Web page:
A goddess is a female deity. In some cultures goddesses are associated with Earth, motherhood, love, and the household. In other cultures, goddesses also rule over war, death, and destruction. They can be figureheads of religions and can be accessed in modern times by religious statues
In some religions, a sacred feminine archetype can occupy a very central place in prayer and worship. In Hinduism, Sacred Feminine or Shaktism is one of the three major Hindu denominations of worship along with Vishnu and Shiva. In Tibetan Buddhism, the highest achievement any person can achieve is to become like the “great” female Buddhas (e.g. Arya Tara) who are depicted as being supreme protectors, fearless and filled with compassion for all beings.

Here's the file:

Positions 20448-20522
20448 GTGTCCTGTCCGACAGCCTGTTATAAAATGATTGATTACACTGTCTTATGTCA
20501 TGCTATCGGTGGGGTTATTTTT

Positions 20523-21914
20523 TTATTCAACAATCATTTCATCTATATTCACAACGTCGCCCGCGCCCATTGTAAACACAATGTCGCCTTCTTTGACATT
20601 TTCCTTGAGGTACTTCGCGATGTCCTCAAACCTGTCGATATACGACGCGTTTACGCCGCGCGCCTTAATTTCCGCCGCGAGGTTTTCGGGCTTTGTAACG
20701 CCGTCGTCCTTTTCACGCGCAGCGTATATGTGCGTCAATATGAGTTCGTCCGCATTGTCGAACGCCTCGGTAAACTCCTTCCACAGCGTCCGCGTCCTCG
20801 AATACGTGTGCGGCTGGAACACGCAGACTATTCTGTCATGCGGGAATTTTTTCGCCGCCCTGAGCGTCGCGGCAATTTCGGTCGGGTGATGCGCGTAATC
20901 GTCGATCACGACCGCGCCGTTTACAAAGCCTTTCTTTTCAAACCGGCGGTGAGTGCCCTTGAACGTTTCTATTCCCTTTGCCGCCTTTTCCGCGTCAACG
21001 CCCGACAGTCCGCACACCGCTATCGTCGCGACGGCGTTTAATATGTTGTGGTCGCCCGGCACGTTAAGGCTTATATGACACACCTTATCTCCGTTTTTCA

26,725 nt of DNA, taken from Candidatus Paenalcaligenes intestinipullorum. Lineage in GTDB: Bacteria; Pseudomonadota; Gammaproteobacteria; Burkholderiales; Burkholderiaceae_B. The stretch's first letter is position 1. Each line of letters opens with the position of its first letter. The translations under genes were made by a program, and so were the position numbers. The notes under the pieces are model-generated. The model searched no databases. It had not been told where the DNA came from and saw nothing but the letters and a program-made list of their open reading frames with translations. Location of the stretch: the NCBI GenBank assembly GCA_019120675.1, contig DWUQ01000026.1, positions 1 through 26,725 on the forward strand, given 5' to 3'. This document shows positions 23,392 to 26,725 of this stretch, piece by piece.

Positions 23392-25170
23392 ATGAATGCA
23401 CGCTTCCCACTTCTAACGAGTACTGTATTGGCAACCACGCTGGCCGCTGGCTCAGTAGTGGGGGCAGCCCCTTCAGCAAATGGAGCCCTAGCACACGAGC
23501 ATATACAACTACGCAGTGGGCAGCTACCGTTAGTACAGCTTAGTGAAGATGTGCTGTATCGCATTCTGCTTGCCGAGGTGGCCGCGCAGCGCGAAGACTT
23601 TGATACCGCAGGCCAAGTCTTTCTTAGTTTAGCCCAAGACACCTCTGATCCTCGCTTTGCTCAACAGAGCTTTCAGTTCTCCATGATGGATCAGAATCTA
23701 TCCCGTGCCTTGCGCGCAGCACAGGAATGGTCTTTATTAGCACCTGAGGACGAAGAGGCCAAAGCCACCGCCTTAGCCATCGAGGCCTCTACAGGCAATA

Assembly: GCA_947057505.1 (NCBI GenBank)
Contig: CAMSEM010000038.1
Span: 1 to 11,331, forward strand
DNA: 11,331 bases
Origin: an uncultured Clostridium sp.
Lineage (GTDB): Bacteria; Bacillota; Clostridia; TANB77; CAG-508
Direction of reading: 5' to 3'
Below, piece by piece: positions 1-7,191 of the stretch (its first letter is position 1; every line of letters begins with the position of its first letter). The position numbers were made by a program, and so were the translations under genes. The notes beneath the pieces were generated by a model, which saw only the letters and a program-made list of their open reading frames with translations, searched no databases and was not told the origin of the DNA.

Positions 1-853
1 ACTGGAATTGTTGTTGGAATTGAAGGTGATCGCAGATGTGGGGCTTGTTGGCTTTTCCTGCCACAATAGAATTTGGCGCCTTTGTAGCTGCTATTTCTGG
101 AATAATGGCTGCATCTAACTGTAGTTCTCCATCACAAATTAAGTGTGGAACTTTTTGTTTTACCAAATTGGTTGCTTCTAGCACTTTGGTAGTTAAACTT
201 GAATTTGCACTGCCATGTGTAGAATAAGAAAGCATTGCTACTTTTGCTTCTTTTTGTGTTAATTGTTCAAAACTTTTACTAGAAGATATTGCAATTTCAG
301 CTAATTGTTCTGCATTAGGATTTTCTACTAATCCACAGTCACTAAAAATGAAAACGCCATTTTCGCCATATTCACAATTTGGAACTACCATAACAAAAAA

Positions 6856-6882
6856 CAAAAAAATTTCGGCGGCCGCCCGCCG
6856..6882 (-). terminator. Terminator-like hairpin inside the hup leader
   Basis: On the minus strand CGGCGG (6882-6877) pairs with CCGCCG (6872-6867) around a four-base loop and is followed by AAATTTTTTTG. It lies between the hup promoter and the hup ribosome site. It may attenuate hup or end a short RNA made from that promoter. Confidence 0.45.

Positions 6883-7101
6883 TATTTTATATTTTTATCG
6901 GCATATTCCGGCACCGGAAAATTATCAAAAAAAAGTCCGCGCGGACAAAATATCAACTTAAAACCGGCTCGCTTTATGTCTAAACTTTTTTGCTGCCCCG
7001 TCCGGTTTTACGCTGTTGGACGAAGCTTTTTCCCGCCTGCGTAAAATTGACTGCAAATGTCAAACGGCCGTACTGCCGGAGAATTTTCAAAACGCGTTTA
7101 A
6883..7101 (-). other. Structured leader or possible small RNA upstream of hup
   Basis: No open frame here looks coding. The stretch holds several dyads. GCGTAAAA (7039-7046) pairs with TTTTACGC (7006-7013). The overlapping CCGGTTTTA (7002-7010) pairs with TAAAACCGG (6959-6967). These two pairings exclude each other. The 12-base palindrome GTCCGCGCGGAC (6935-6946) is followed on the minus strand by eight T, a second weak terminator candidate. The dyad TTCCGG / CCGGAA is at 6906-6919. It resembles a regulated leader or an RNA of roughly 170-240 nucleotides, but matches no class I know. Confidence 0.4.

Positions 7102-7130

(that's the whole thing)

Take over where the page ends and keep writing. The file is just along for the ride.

The primacy of a monotheistic or near-monotheistic “Great Goddess” is advocated by some modern matriarchists as a female version of, preceding, or analogue to, the Abrahamic God associated with the historical rise of monotheism in the Mediterranean Axis Age.
Some currents of Neopaganism, in particular Wicca, have a bitheistic concept of a single goddess and a single god, who in hieros gamos represent a united whole. Polytheistic reconstructionists focus on reconstructing polytheistic religions, including the various goddesses and figures associated with indigenous cultures.
The noun goddess is a secondary formation, combining the Germanic god with the Latinate -ess suffix. It is first attested in Middle English, from about 1350.